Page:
Languages and Literature, University of Birmingham
PODCAST about my research, The Africa Collection (formerly the Danford Collection) at University of Birmingham, collecting African art and artefacts and decolonisation. CLICK TO LISTEN TO PODCAST
Review of “Paul Mpagi Sepuya”: ‘between desired object and desiring subject’ 16/12/2020 Africa in Words 20120 CLICK TO READ REVIEW
Talking #Africadia and Afropolitanism: An Interview with Artist Siwa Mgoboza 07/02/2019 Africa in Words 2019 CLICK TO READ INTERVIEW
Researcher for: Francis Davis, E Murangira and M Daehnhardt (2019) Ageing in Rwanda – challenges and opportunities for church, state and nation. Teddington/Birmingham: Tearfund and University of Birmingham
LUCAS 'Creative Africas, Contemporary Africas' Leeds University, UK
Africa Rising, African Nostalgia: two narratives around African contemporary art at Bonhams Auction House in London
The last two decades have seen a surge of interest in ‘African contemporary art’, popularly cited as an emerging and ascendant market (Enwezor and Okeke-Agulu 2009). This ‘surge’ correlated with a period of economic growth on the continent, when the mainstream press, economists and academics formulated an ‘Africa Rising’ narrative (The Economist (3/12/2016).This paper is based upon my innovative art-anthropological study of art at auction, adding to purely economic readings of an ‘Africa Rising’ narrative by considering how ‘Africa’ is represented in the visual art world. Using ethnographic research data gathered over three years at one of the most important sites of operation of the international market for African art, Bonhams auction house in London, the findings illuminate an investigation around ‘Brand Africa’. I view economic transactions as social events and Bonhams as a place of cultural production, questioning how Bonhams package African art for consumption, what ideas about ‘Africa’ Bonhams are selling and ultimately how Bonhams use ‘Brand Africa’ to market and sell African contemporary art. This paper will investigate two opposing narratives around the representation of ‘Africa’ which emerge from my research.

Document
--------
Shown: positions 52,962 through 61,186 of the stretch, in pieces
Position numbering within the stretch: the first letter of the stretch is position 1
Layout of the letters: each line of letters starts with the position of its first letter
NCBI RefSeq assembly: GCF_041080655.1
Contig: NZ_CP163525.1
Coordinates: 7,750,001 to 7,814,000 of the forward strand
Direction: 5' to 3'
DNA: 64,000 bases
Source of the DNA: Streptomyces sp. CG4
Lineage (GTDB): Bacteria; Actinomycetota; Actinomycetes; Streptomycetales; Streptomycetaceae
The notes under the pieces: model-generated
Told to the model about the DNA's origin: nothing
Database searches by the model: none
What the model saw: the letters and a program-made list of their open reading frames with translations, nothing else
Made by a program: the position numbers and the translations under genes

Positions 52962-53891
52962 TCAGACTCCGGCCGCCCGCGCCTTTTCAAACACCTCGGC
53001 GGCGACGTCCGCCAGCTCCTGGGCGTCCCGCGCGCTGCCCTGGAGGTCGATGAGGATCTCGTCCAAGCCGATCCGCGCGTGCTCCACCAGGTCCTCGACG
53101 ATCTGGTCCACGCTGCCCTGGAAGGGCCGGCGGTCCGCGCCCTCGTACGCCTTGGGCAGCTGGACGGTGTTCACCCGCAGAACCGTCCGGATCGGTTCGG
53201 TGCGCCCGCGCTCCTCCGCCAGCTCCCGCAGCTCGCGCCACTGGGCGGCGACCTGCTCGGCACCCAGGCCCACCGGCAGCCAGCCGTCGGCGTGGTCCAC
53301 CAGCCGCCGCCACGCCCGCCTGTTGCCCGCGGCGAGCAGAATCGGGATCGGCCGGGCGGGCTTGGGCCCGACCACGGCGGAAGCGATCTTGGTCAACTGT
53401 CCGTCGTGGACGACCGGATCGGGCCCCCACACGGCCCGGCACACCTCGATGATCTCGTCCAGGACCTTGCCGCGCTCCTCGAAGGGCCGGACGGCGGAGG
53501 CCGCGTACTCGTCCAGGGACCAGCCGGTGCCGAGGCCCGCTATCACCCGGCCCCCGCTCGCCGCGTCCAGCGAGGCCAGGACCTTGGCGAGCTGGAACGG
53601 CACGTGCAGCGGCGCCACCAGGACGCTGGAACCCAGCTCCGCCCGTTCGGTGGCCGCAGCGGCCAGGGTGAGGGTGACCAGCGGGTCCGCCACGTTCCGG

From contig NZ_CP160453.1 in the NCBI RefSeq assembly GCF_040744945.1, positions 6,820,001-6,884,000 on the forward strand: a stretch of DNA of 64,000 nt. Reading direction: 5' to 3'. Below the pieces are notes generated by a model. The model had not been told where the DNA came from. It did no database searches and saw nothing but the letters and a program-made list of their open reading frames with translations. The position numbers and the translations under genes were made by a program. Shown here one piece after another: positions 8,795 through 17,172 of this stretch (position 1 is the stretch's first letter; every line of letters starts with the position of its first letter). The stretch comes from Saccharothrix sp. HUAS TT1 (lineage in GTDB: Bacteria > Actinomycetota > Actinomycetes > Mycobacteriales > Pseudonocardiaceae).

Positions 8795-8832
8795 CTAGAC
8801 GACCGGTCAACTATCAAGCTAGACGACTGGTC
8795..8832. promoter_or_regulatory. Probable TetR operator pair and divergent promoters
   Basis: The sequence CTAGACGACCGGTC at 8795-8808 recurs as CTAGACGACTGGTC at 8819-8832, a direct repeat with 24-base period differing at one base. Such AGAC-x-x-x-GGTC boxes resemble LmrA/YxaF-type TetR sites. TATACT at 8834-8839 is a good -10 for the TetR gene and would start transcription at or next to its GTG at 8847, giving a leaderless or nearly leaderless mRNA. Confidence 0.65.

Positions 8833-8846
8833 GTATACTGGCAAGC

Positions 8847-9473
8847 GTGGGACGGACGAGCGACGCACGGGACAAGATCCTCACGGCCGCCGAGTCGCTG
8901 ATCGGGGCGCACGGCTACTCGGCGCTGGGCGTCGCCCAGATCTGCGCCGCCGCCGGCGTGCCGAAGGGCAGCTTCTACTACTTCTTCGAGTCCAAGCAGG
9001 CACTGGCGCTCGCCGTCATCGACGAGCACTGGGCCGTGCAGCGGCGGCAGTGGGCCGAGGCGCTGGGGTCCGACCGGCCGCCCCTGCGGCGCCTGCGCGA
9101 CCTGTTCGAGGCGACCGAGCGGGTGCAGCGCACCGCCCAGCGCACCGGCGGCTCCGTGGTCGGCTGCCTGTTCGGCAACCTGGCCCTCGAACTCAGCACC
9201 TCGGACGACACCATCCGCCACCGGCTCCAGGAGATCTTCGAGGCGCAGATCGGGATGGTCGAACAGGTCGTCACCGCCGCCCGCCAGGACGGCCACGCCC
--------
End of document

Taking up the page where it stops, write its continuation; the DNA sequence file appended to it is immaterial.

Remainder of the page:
Global Urbanism workshop, University of Birmingham, UK
Art infrastructure in African urban spaces
New Voices in Postcolonial Studies: Interdisciplinary Imaginations, Critical Confrontations, Leeds University, UK
Women’s agency in the African Contemporary Art World: exploring Afropolitan art networks
There is an historical critical silence around women and gender in the art world, where scholarship to correct this focuses primarily upon art networks in the West. To address this silence I explore female agency and networking within the ‘African contemporary visual art world’; an exciting subgenre of the wider contemporary visual art world. In this rapidly emerging and expanding field, African (and Diaspora) women are highly visible in decision making and influencing roles: in greater numbers than in the contemporary art world more broadly where gender disparity persists (Reilly and Lippard, 2018). In this paper I suggest that these art world spaces are inherently ‘Afropolitan’. ‘Afropolitanism’ is a form of cosmopolitanism relating to ideas of connection and belonging to Africa (Mbembe and Balakrishnan, 2016) which has been conceptually led by women of colour (Abebe, 2015). I suggest that Afropolitan networks of individuals congeal the global ‘spaces’ of the African contemporary art world and, in tracing how women operate within local, national and transnational art networks, shed light on the role of women in diaspora and female transnational networks in cultural production.
February 2019 Marrakech and Casablanca, Morrocco
May 2019 New York, USA
August 2019 Florence and Venice, Italy
October 2019 Lagos, Nigeria
I completed a research placement to investigate five individual women who donated art works and artefacts to the Danford Collection: a unique archive of material culture held by Research and Cultural Collections and the Department of Anthropology and African Studies at the University of Birmingham. This research involves archival research into files held by the Cadbury Research Library, database interrogation and physical object engagement with the collection, as well as interviewing primary sources and the donors themselves (where possible!) This exciting research sheds light on collecting practices around the material culture of West Africa, in particular Nigeria; the structure of the African art world in the recent past; women’s agency within that art world and the reasons why women may have collected and donated art. Biographies were produced for three of the women: Jill Salmons, Lalage Bown and Sister Evelyn Bellamy.
POCO New Voices network 2018/19 Regional Rep
Research Curate Steering Group member
Judge on the panel of LESLAN art prize in Niger
Researcher in Residence, Research and Cultural Collections